Little George [FN: George Talbot, now Mr. Justice Talbot.] 5 to-day ; I gave him a carpenter's box. I went to Lord's to see the Oxford and Cambridge match which we lost by 14 after a good fight ; a grim day, altogether ! We dined en famille at D. House where there was afterwards a big drum. It was got up partly as a proper civility for the Secretary of War [FN: Lord Hartington had just entered the Cabinet as Secretary at War.]; and under the circumstances felt rather like inviting people to see Cinderella after 12 had struck !

Monday, May 18, 2009

14Jun1866, That Person... Bright!!

LONDON, June 14th, 1866.
—Dined with the Amberleys, meeting only one person, and that person . . . Bright ! ! (Oh that one could become a Boswell now and then !) He was very agreeable, but only upon the one topic of politics, having little to say, for instance, when we started the new question of the establishment of central pauper infirmaries, instead of the present wretched system for the sick. He was certainly as violent and one-sided in his execration of Tories as any of them say ; and said of the Adullamites that he hopes not one will ever be re-elected by their constituencies. He spoke of the Bill for allowing real property to be divided among the children in cases of intestacy ; and said that the present tendency to accumulate land in few hands would lead to compulsory and equal subdivision (of which he said he disapproved) by the force of a strong reaction. He defended the Ballot ; but I could not understand. I was struck by his ease, and unaffected, simple manner. Afterwards I went to the House and saw a riotous but very victorious division upon a concession of Uncle W.'s. A letter telling Bright of this concession came to him at dinner and made him angry. He spoke against it in the House, and wouldn't vote, whereat the Opposition cheered derisively. F. didn't vote.

12Jun1866, Prince Alfred Very Short

LONDON, June 12th, 1866.
—We dined at the Gladstones', meeting Falmouths, Wharncliffes, Amberleys, Count Strilezecki, the Duke, and Uncle Dick. Afterwards a little tail. Ball at Lady Blantyre's. The Duchess of Manchester there, looking rather ill and more middle-aged. Prince Alfred (who has just been created Duke of Edinburgh—a funny title) was there, looking somewhat handsome, but very short.

11Jun1866, The Bakers of Africa

LONDON, June 11th, 1866.
—I went to Ly. Amberly's, and saw the famous Bakers who have been in the depths of Africa. He dismayed me by the description he gave of the hopeless materialism and brutality of the people, who are without any religion, sense of duty, or even natural affection.

05Jun1866, Rather Bored at the Ball

LONDON, June 5th, 1866.
—We dined cosily in, Stratton St., going afterwards with Aunt Coquitty to hear Mr. Brookfield read "Hamlet," which he did very well, especially the comedy parts. Queen's Ball, where we were rather bored ; Ld. Sefton was there with his bride-elect, and Ld. Brecknock with his ; neither very pretty, if I was right in shooting them. Princess of Wales looked lovely, though thin ; the Prince's looks are improved by an advancing yellow beard.

03Jun1866, Read Some Old Letters

CHISLEHURST [FN: Lord Richard Cavendish's house.], June 3rd, 1866.
—After 2nd church, we walked on to the Common, and sat there some time, listening to birds and chiming bells. I read some of the old letters to F. He says it is curious to be hearing about his mother from his wife ; I do like that. After dinner, I sat alone in the garden ; and read a fine sermon of Robertson's, on God's Revelation of Heaven. The other two came out too. It was very delicious.

Sunday, May 17, 2009

31May1866, Treason in the Liberal Camp

LONDON, May 31st, 1866.
—The Conservatives have been and gone and done it to-day ! for they have been supporting a proposal for an educational franchise versus the modest Government rental one for no other conceivable purpose than to defeat Government : if they had divided and won they would have had to come in pledged to a franchise that points straight to universal suffrage ! Bright is not such a Radical ! his ideal being household suffrage ; and he made a conservative speech opposing this. I suppose Uncle Wm. is wanting in tact ; for there is treason through the camp ; and the oddest fermentations and combinations of parties against him.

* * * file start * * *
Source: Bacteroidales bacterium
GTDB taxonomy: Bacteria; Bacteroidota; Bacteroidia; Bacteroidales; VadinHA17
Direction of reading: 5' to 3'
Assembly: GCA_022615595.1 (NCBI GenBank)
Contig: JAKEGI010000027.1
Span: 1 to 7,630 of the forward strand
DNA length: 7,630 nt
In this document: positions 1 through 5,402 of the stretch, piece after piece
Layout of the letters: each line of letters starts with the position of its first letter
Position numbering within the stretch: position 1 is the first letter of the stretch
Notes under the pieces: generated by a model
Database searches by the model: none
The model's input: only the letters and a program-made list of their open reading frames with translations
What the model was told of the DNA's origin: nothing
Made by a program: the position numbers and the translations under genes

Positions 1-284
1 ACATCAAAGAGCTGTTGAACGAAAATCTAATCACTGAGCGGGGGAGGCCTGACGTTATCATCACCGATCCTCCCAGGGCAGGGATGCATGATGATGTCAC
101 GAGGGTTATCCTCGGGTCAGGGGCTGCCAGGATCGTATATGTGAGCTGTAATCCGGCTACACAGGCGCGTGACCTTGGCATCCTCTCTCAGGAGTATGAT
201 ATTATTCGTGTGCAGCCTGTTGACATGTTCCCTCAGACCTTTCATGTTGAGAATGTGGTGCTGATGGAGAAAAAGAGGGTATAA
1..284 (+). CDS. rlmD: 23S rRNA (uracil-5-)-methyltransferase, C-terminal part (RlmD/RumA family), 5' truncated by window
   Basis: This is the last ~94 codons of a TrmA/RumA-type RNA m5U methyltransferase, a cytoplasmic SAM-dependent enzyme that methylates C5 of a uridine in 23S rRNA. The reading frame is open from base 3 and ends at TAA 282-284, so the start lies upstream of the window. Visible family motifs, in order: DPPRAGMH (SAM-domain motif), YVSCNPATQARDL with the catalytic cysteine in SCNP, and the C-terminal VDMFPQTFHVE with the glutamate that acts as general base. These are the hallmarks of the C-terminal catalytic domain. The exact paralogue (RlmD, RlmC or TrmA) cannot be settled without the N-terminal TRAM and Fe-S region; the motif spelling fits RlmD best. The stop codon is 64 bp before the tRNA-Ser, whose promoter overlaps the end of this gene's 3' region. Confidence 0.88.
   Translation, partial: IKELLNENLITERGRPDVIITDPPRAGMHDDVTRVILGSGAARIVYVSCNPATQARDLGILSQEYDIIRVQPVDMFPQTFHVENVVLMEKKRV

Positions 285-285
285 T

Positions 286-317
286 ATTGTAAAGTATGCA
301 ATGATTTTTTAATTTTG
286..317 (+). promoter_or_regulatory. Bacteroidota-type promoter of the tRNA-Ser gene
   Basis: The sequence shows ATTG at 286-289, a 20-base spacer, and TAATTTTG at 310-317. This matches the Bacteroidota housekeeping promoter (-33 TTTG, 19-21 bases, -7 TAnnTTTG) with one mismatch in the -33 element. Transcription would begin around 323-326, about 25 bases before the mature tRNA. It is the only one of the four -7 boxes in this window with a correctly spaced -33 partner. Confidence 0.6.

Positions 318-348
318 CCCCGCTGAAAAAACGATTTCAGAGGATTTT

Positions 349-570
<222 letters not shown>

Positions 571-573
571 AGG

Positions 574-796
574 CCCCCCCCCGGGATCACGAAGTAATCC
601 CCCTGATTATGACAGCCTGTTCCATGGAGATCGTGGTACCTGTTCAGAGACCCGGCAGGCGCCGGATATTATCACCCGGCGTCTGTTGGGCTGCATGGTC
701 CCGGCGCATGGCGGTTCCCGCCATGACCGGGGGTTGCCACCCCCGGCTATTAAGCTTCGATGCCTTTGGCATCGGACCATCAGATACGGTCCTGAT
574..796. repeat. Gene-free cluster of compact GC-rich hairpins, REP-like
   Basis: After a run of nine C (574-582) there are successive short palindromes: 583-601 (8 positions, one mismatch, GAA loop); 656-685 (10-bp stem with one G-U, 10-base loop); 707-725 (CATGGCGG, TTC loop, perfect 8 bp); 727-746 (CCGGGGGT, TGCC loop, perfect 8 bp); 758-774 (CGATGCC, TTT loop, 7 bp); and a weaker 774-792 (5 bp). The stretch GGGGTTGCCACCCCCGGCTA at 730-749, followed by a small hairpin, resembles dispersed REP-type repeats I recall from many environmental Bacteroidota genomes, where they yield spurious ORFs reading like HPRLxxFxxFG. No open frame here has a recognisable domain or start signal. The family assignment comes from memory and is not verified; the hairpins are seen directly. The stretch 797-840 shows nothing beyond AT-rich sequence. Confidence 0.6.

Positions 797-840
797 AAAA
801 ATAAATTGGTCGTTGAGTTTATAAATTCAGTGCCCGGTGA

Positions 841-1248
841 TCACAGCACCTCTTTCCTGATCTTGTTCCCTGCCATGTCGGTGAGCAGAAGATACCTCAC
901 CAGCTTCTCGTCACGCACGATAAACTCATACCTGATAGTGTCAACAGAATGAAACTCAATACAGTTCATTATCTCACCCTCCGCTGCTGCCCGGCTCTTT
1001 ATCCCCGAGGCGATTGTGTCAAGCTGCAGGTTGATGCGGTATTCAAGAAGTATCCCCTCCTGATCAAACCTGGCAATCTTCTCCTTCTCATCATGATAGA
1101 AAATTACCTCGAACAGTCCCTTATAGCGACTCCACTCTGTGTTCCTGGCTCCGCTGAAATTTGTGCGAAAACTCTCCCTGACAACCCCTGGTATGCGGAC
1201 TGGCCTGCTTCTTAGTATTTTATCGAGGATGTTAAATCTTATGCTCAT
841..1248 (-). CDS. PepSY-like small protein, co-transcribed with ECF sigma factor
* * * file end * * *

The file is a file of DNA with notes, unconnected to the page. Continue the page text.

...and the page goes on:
27May1866, Remembering 1st Communion

CHATSWORTH, May 27th, 1866. Trinity Sunday.
—The anniversary Sunday of my 1st Communion. It was sad not to find it administered to-day. I remember that happy, blessed Trinity Sunday so vividly ; and grieve to think how fresh and pure and strong my feelings were then to what they are now, on the greatest things. The happiness of my married life is such an absorbing happiness ! I fear it binds me round more closely than it ought ; it is difficult in heart and mind to ascend, when I have such great treasure on earth. God grant us to love Him above all things.

21May1866, Blue With Hyacinths

HAGLEY, May 21st, 1866.
—We walked to Wychberry wood, which was blue with hyacinths, up to the obelisk and home by the Birmingham approach. All the place is decked out in every shade of green, and is radiant.

20May1866, Heart Happiness

HAGLEY, May 20th, 1866.
—The services very nice. The beautiful "Veni Creator" carried me back to '64 especially. After church we sat for a little on the octagon bench as we did then ; the same glorious springtime ; the same heart-happiness, and yet a very different one. We walked with Papa through the park and up Clent Hill.

16May1866, Milman, Fawcett, Ecce Homo

LONDON, May 16th, 1866.
—The poor Westminster bank where all Meriel's kitchen money and other charities bank, has shut up like the others. . . .

We dined at Ld. Taunton's, meeting Dean Milman and Mr. Fawcett. The latter very agreeable, only rather too talkative for a young M.P. He seems to take his blindness very cheerfully. The new book which is making the most wonderful noise, and of which nobody knows the author—"Ecce Homo"—was discussed. It has been put down to all the notable writers of the day, pretty nearly. People differ widely about it ; some thinking it most pernicious, aiming at undermining belief in the Divinity of our Lord ; others thinking it noble, and likely to build people up in the Faith. Papa and Uncle Wm. are of the latter opinion : I long to read it but the Talbots dissuade me. Mr. Fawcett held forth against the Bank Act ; and against Uncle Wm.'s plan of paying off the National Debt, which he considers no better than the old sinking fund. There is much talk of our coal ceasing to pay for the expense of getting it, in 3 generations !

15May1866, Lord Overstone Against All Charities

DIARY, MAY 1866—JUNE 1868

LONDON, May 15th, 1866.
—We dined at the Loyd Lindsays [FN: Afterwards Lord and Lady Wantage. Lady Wantage, who inherited Lord Overstone's fortune, had certainly no "monomania against charities."]. I sat next Ld. Overstone, who put me into a rage by crowing over his sagacity in snubbing begging-letters. He is choked up with money, and has a monomania against all charities.